They use modern technology to bring life to the battle, and the history of that time. It feels a bit like traveling back to the year 1815. There is a huge hill called “Lion’s Mound” with over 225 steps, which is the memorial of the battle. You can climb up and take a look at the landscape where the battle took place, but even then, you cannot really imagine how it was in 1815. Choose to look again through your virtual reality glasses! Yeaph… here you have the option to compare what you see nowadays and what happened over 200 years ago.

You also can’t forget to visit the actual museum. The museum found a really impressive way to combine history with new technology and to even excite historical grumps to find out more about this important life event.

Wall images are not “simple” oil painted images, but actually animated screens, which still look like oil paintings, but moving! Take a look here:

Then there is a path you follow which will take you past soldiers with their uniforms, which are definitely not dusty, but where you get a good impression of that time.

This leads you into a 4D cinema experience. This is where you can really imagine how it was at that time. They show and explain you the different tactical maneuvers and mistakes which were made, but also show the madness of this massacre. Around 50,000 people were killed or wounded in the battle of Waterloo.

There were three farms which played important roles and one is an extra must visit place, the farm “d’Hougoumont”. The Hougoumont Farm lies only a short walk South of the Memorial, but there is also a free bus transfer from the memorial. A battle in a battle took place at this farm.

The French tried to take over this strategically positioned farm and were even able to get through the gates. Ten British soldiers were then able to close the doors again, which meant that the farm was held by the British soldiers. This tinier battle played a very important role in the overall battle, and by understanding those tinier events, you can better understand the bigger battle and the events that took place.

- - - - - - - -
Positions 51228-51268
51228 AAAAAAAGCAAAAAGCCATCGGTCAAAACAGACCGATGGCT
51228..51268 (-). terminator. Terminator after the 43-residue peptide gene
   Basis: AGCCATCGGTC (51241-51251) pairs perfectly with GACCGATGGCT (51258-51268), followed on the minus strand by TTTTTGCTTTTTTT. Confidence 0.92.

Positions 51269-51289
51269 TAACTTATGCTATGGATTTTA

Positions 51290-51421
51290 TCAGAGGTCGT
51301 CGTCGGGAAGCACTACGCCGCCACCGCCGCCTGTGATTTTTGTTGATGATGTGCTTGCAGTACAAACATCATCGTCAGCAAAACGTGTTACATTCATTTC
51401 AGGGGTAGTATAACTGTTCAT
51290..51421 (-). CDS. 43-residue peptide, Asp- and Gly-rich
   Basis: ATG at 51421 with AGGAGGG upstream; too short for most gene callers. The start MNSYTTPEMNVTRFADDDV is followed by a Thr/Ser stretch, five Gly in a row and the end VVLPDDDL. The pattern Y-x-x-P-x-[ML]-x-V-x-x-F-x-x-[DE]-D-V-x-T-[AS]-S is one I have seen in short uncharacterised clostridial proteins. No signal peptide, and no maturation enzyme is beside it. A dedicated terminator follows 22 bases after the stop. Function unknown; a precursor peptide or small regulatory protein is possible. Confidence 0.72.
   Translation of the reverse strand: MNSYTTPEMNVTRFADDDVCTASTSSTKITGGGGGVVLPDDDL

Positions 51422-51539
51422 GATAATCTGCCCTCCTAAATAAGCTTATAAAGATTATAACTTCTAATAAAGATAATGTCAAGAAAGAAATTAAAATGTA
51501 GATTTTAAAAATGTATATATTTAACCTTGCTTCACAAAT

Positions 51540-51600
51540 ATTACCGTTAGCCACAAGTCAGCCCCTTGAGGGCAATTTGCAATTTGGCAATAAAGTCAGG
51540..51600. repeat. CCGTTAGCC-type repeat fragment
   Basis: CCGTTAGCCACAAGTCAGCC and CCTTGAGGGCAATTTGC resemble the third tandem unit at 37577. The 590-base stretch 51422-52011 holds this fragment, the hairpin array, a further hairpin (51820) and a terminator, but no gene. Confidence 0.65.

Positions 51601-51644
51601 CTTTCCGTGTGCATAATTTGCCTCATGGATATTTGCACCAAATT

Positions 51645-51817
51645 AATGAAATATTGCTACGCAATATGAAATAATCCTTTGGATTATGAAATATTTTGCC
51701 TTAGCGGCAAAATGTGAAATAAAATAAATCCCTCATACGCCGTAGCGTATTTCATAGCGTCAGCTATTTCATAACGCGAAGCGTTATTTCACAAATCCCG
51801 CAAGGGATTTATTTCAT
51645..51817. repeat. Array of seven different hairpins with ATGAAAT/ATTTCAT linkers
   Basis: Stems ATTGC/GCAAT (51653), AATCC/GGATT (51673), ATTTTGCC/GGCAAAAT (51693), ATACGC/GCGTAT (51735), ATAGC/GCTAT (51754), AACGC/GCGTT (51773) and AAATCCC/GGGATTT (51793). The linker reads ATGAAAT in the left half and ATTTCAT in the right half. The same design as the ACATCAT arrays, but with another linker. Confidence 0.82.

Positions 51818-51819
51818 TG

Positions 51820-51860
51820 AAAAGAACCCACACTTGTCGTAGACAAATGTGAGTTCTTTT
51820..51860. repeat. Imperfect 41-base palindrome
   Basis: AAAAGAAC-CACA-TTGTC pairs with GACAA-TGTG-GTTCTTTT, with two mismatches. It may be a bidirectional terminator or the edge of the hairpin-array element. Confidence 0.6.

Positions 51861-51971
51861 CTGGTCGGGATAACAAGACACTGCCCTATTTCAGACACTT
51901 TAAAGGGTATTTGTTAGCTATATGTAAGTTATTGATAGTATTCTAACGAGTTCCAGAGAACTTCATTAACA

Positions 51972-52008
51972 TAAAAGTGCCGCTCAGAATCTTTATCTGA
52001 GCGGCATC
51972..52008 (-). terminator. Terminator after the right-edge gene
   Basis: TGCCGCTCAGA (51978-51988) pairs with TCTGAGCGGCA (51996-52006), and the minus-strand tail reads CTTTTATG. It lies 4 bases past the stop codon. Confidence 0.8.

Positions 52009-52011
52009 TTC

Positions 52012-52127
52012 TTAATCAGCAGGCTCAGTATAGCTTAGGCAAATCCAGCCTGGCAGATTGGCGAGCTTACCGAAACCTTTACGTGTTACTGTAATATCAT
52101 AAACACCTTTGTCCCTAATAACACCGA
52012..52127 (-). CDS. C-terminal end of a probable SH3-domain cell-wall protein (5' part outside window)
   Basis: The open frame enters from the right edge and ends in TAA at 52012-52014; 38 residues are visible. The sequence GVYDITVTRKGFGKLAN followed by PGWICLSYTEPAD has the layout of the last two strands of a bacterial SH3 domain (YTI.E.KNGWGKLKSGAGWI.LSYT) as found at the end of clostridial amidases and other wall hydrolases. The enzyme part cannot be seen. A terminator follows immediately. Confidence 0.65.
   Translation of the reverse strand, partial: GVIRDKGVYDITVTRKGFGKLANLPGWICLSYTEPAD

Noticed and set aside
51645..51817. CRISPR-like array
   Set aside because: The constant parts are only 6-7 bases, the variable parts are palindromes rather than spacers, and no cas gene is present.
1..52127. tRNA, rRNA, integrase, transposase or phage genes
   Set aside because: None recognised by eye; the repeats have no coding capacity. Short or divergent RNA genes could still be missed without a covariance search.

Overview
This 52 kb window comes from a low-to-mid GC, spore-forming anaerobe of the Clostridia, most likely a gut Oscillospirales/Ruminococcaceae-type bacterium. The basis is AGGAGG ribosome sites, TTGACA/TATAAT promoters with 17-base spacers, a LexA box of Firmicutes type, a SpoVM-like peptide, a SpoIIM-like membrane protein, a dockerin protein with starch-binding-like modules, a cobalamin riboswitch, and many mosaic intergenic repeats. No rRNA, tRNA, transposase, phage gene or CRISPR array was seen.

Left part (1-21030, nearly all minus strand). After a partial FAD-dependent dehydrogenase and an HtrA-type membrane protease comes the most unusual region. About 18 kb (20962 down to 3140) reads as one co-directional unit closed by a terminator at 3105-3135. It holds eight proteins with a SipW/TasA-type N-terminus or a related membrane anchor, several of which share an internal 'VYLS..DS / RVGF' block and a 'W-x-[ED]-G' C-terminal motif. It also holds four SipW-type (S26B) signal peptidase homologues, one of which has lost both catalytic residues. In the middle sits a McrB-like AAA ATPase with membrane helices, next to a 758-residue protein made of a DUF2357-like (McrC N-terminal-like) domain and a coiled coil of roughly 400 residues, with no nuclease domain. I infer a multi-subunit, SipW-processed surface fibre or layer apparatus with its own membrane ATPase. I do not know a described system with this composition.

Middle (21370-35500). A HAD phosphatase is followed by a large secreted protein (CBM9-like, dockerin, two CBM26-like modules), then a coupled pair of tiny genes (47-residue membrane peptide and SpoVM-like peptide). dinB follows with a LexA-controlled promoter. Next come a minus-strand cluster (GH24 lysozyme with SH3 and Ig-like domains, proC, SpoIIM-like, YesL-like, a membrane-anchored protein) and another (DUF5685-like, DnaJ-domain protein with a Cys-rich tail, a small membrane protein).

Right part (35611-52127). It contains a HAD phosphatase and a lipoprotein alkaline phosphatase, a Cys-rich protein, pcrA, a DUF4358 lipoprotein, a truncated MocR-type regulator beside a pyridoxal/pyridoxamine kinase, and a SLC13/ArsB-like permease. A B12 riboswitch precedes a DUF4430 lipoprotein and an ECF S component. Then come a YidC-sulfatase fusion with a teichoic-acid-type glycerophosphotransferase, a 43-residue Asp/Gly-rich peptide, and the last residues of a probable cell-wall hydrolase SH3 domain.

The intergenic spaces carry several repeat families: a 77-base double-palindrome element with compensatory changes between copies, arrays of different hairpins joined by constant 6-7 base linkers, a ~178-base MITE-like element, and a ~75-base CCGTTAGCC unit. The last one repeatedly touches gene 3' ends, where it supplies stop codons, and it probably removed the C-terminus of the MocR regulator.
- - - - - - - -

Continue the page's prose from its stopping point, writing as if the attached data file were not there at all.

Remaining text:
The Hougoumont Farm brings you closer by using modern technology. You’ll experience a nice exhibition, but the film in the barn is what you have to see. I would like to tell you more, but I really can’t. Just trust me, you will be surprised, the creative way the battle of Hougoumont is presented is truly remarkable.


Good to know…

There are two different ticket prices and depending on how interested you are, you can choose the ticket that is right for you. No matter what, you should invest a minimum of 4-5 hours in to visit the Waterloo Battlefield. It’s easy to spend the full day there, if you are interested in learning more.


3-4 hours: Combined Ticket Memorial 1815 – €17

This includes the:

  • The Memorial 1815

  • The Panorama

  • The Lion’s Mound